Leaves are turning yellow, blooms are slowing, and many plants are setting seed as most prepare to go dormant.

This huge Duranta is still full of blooms, but there are also many little yellow seeds along the blooms.
This Cassia is still standing tall, but the blooms are a much smaller portion of the bloom stalk than they used to be.
The Alyssum loves the cooler weather, though. No slowing down here.
The Marigolds in the garden are still hard at work, keeping the evil insects from the tomatoes!

The roses have been loving these warm days and cool nights. Maggie has lovely blooms like this all over.

And the Hibiscus in this big pot can seem to stop blooming. Was she doing that when we had company out here? No…. she waits until there isn’t anyone to see her! So she had to go in my post.
The Texas Betony in the back shade bed is growing like a weed all of a sudden.
This little corner off the back patio is blooming – lantana, Euryops, Loropetalum, and some cannas.
My bougainvillea, a passalong from Robin of Getting Grounded, likes the night air.
The front bed, with many of the same plants as the photo above, including Salvia and Cuphea, hasn’t slowed a bit.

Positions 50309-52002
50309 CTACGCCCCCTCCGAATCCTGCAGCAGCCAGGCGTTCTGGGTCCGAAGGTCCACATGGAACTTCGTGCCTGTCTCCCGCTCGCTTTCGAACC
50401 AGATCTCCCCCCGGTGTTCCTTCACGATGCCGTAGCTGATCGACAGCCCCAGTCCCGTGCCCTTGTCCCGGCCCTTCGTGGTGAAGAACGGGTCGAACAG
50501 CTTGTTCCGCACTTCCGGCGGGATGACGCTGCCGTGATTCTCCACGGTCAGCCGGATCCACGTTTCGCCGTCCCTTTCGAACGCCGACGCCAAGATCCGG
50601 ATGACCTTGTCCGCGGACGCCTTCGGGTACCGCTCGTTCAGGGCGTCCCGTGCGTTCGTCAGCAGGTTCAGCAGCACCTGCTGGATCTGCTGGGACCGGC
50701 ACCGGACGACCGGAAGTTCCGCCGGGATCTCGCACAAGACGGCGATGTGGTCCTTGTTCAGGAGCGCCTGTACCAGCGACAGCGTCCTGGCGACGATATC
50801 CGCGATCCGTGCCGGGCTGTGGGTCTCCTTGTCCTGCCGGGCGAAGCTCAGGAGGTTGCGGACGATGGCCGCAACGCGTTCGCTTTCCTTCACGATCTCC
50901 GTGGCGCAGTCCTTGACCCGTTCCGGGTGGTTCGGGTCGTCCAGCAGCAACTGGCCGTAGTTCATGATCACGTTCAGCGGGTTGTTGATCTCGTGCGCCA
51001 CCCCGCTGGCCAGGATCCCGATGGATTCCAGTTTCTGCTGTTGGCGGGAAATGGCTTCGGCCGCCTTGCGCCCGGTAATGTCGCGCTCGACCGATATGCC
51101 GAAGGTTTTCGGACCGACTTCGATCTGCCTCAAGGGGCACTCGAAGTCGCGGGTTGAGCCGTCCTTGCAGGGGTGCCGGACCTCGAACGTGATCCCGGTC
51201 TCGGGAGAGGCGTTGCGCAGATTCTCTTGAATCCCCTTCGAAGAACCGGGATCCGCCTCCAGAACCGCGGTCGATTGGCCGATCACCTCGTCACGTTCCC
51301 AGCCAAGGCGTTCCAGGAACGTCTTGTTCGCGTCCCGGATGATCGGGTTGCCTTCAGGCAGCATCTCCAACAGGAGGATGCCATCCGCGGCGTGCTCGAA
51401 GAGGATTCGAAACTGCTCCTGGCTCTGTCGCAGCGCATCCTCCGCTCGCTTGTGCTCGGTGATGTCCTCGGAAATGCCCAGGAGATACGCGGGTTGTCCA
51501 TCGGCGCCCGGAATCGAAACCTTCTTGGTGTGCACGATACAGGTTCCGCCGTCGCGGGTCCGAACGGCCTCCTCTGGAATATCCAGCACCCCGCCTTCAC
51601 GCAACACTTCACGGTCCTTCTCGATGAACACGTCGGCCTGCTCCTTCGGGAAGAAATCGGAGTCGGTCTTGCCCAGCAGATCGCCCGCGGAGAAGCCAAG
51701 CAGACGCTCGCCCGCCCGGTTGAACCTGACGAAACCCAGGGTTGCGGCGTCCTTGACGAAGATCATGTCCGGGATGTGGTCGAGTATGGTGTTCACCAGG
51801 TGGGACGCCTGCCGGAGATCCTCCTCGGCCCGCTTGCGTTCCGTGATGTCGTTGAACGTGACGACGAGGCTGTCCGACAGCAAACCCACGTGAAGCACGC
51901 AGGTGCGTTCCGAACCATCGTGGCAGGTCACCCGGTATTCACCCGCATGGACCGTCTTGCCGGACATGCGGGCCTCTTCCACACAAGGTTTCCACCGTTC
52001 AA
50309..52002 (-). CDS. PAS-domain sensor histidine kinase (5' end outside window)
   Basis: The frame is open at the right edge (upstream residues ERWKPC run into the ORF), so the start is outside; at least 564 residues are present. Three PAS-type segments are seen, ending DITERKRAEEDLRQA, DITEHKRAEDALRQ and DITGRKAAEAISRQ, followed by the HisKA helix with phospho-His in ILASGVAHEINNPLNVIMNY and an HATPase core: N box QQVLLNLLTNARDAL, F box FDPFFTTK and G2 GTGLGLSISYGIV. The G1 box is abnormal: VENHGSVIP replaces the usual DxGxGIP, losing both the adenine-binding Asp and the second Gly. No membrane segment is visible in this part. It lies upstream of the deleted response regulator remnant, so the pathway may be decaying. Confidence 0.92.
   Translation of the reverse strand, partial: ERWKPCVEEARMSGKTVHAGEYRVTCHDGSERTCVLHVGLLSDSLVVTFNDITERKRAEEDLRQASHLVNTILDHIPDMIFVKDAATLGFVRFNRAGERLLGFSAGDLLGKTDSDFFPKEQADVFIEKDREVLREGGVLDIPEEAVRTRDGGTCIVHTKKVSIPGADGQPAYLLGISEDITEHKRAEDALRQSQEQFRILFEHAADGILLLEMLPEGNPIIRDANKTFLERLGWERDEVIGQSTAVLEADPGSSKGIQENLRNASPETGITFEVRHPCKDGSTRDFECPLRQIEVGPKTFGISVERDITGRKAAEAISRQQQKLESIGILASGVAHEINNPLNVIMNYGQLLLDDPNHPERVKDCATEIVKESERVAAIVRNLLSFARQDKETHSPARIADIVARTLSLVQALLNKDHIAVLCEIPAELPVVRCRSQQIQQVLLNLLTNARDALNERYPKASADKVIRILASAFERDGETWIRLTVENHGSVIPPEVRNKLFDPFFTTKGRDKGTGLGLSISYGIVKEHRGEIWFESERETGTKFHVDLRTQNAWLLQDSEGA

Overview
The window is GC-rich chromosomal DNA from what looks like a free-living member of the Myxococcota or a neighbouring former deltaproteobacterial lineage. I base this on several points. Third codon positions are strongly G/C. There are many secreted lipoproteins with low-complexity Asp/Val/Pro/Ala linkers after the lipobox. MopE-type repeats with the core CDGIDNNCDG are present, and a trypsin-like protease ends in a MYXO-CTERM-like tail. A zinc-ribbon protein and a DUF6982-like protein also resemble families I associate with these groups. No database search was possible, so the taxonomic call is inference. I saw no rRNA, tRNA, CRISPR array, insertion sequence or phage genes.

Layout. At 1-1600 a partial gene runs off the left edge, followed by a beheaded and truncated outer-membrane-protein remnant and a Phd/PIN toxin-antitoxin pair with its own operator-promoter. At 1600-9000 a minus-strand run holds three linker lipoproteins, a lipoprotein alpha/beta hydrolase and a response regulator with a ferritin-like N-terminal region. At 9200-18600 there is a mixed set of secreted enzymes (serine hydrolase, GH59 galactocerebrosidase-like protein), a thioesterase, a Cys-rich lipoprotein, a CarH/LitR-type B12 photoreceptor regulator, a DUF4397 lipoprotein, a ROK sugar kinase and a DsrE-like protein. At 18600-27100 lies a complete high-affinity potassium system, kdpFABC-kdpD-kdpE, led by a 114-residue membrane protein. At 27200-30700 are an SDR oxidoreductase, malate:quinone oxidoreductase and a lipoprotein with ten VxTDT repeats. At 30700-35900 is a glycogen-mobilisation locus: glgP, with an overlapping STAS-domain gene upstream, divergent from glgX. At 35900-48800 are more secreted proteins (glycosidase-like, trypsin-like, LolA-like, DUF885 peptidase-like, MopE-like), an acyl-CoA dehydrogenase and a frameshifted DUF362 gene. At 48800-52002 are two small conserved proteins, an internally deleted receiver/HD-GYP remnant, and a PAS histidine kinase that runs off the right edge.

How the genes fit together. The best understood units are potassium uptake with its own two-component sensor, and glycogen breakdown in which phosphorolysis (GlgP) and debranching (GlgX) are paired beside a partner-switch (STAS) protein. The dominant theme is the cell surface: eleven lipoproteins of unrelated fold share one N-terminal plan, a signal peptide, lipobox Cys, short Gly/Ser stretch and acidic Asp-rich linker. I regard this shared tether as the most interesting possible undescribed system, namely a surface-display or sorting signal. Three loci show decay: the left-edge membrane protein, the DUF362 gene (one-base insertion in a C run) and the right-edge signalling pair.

The vines on the fence and the Mexican Mint Marigold are putting on a show.
My little mums just started blooming.
I found this Mexican birdbath last week and had to bring it home. She how nice it looks with the transplanted Agapanthus around it? And the Agapanthus says, ‘thanks for rescuing us from that evil Dakota-dog-girl!’
And the Turk’s Cap in the woods is quite happy. The Turk’s Cap in my garden bed is turning yellow and losing leaves rapidly. It’s been too wet for it as we’ve gotten some regular rains.

It’s interesting to note the change of seasons in the garden. Next week we are forecast to get down to 39 one night. Yikes! That will change things around here for sure!

Picking, pruning, pulling … and miles of fire ants

Again? Seriously?

Yes, after I re-re-replanted those Agapanthus, Dakota snuck back in there and pulled them all out again yesterday.

So, as part of my prepping for the Central Texas Gardener t.v. taping here this Thursday, I had to go clean it all up again. And replant them — again.

Then I stepped outside this evening and found a found-lane highway of fire ants racing across my beds, my driveway, down the river rock bed into another flower bed.